The SS Jeremiah O’Brien Memorial Cruise, 2022

Two Mays ago, May 23rd 2020, a horrific fire destroyed one fourth of Pier 45 at Fisherman’s Wharf, and nearly destroyed the historic World War Two Liberty Ship, the SS Jeremiah O’Brien, docked at Pier 45. Only the quality action of firefighters saved the ship from destruction. Last Saturday, the Jeremiah O’Brien was able to take visitors on her traditional May Memorial Cruise for the first time since May of 2019.(Thumbnail images)

A dramatic aerial photo from WTOP News shows a fireboat, not only trying to put out the fire on Pier 45, but also, desperately trying to save the Jeremiah O’Brien. The aft section of the Liberty Ship is at the top of the photo.

Firefighters at the intersection of Jefferson and Taylor Street, stretch hoses through Fisherman’s Wharf to try to reach Pier 45: Due to the Covid 19 shelter-in-place order issued two months earlier, Fisherman’s Wharf was nearly empty when the fire broke out. The crowds were back at the Wharf for the Memorial Day Weekend of 2022. By coincidence, I got a fire truck in my current picture looking north on Taylor Street past the Fisherman’s Wharf sign.(WTOP News)


Firefighter run hoses past the Musee Mecanique arcade attraction, closed at the time of the fire. (WTOP News)

A hose from the crane of a fire truck pours water on the destroyed Shed C section of Pier 45. Rigging from Jeremiah O’Brien can be seen on the right in the earlier picture. The ruins of Shed C in the background have been completely removed now. (WTOP News)

An ABC TV drone photo shows Pier 45 before and after the fire.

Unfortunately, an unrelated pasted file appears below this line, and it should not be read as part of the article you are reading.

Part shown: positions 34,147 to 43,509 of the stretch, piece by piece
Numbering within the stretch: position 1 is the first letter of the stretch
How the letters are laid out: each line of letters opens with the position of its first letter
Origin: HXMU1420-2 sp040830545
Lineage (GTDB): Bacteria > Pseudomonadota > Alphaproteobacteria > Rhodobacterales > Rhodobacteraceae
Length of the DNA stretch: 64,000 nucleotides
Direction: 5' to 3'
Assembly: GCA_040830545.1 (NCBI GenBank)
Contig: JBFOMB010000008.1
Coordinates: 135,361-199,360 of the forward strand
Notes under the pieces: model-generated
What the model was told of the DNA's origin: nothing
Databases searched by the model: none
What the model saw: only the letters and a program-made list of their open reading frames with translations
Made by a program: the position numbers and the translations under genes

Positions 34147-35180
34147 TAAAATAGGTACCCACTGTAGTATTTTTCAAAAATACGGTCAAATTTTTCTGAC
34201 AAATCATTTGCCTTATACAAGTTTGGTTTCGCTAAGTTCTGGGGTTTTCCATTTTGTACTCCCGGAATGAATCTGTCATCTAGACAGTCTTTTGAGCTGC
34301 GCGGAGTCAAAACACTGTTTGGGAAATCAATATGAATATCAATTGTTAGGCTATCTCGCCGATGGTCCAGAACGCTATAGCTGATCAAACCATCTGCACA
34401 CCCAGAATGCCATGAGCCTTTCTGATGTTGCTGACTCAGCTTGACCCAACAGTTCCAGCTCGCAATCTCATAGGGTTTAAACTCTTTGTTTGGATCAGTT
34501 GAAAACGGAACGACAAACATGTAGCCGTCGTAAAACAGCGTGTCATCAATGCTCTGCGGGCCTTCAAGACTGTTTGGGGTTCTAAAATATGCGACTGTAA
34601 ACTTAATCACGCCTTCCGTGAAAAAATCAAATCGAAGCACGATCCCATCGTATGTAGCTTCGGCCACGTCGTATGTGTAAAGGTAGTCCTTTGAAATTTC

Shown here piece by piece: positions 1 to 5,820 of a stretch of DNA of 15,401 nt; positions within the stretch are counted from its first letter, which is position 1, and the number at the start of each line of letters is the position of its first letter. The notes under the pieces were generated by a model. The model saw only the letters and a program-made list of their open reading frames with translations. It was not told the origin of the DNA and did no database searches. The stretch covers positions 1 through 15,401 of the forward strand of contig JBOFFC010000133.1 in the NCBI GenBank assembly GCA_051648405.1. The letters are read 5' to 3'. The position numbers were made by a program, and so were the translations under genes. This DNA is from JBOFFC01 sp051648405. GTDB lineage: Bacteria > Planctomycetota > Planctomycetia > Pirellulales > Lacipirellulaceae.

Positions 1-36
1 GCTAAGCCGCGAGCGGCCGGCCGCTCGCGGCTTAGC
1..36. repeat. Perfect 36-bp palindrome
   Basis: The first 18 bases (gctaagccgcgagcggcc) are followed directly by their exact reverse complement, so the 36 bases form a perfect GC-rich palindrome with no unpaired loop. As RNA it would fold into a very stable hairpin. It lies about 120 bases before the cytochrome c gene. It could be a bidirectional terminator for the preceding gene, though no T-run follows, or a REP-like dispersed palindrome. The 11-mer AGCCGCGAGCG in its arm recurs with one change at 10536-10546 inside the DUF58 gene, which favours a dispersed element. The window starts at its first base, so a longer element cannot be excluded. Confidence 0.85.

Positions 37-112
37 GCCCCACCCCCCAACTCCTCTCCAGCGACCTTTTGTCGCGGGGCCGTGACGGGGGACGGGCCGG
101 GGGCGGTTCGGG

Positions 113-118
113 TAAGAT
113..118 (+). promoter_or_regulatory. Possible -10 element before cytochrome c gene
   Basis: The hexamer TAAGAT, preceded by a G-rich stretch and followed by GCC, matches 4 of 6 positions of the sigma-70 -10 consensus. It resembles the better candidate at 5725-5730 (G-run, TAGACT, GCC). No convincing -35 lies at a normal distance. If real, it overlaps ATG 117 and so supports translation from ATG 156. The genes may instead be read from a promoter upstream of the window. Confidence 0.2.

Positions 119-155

With the Jeremiah O’Brien getting up steam for her 2022 Memorial Cruise, we logged in at 9:A.M.

Crew member, Kevin, explained to a few guests how the ship operates.

“It’s like a Tesla self driving car. You push this button here, and it cruises around the Bay by itself.”

They weren’t buying it.

Some of the ladies were dressed in period costume. You folks aren’t buying that either.

Looking back to the destroyed Shed C section of Pier 45 as we pulled away and headed out to the “high seas”: That’s not as inaccurate as it sounds: we didn’t quite make it into international waters, but we got out into the Pacific Ocean.

As we got underway, the guests relaxed to enjoy the cruise.

We circled around Alcatraz, seen a 1960 picture, from a near angle as the current picture, and headed out to the Golden Gate. Although not as many as the earlier days, there were still quite a number of prisoners on the “Rock” when the 1960 picture was taken’ (

A view of the north Tower of the Golden Gate Bridge as we passed under from near where the 1950s picture was taken: (

When we sailed out into the Pacific Ocean, flowers and wreaths were tossed over the port side of the ship for veterans and crew members of the Jeremiah O’Brien lost since the last Memorial Cruise, and Taps were played.

After the ceremony, we headed back for a cruise under the Bay Bridge, seen in 1961 in the old photo. (

The tugboats hooked up with us again as we neared Pier 45, and pushed us back into port. With a little editing, my picture lines up pretty good with the old 1958 picture looking toward Pier 41. The sailing ship, the Balclutha, now tied up at the Hyde Street Pier, is in the left in the vintage picture.

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